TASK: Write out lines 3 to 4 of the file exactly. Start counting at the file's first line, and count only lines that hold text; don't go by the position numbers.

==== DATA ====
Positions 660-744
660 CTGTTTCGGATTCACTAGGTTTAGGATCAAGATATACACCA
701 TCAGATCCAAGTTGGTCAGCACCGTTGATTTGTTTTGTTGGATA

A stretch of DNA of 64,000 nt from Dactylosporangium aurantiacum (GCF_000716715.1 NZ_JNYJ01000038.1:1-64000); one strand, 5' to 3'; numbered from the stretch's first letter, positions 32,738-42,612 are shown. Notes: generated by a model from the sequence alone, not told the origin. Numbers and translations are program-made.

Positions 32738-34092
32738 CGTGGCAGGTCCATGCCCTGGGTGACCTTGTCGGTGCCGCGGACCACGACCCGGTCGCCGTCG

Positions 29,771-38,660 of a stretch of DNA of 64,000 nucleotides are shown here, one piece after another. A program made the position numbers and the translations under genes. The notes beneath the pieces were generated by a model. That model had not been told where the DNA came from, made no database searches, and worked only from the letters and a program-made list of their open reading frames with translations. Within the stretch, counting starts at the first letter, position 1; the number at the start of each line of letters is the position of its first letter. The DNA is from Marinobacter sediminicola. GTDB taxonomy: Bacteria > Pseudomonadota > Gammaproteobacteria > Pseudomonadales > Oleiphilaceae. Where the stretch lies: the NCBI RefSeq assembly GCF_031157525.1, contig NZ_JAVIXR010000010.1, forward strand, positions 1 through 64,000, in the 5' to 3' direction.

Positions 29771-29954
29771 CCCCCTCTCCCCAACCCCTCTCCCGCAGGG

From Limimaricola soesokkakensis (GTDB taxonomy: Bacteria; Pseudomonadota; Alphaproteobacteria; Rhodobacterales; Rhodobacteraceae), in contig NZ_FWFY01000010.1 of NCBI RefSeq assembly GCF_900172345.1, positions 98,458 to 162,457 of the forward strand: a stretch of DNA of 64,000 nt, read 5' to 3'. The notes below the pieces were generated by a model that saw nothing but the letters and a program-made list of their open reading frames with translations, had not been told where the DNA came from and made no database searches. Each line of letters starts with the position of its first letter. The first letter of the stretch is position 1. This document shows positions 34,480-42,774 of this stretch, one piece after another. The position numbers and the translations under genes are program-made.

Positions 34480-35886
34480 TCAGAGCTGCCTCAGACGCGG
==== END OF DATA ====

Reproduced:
701 TCAGATCCAAGTTGGTCAGCACCGTTGATTTGTTTTGTTGGATA

A stretch of DNA of 64,000 nt from Dactylosporangium aurantiacum (GCF_000716715.1 NZ_JNYJ01000038.1:1-64000); one strand, 5' to 3'; numbered from the stretch's first letter, positions 32,738-42,612 are shown. Notes: generated by a model from the sequence alone, not told the origin. Numbers and translations are program-made.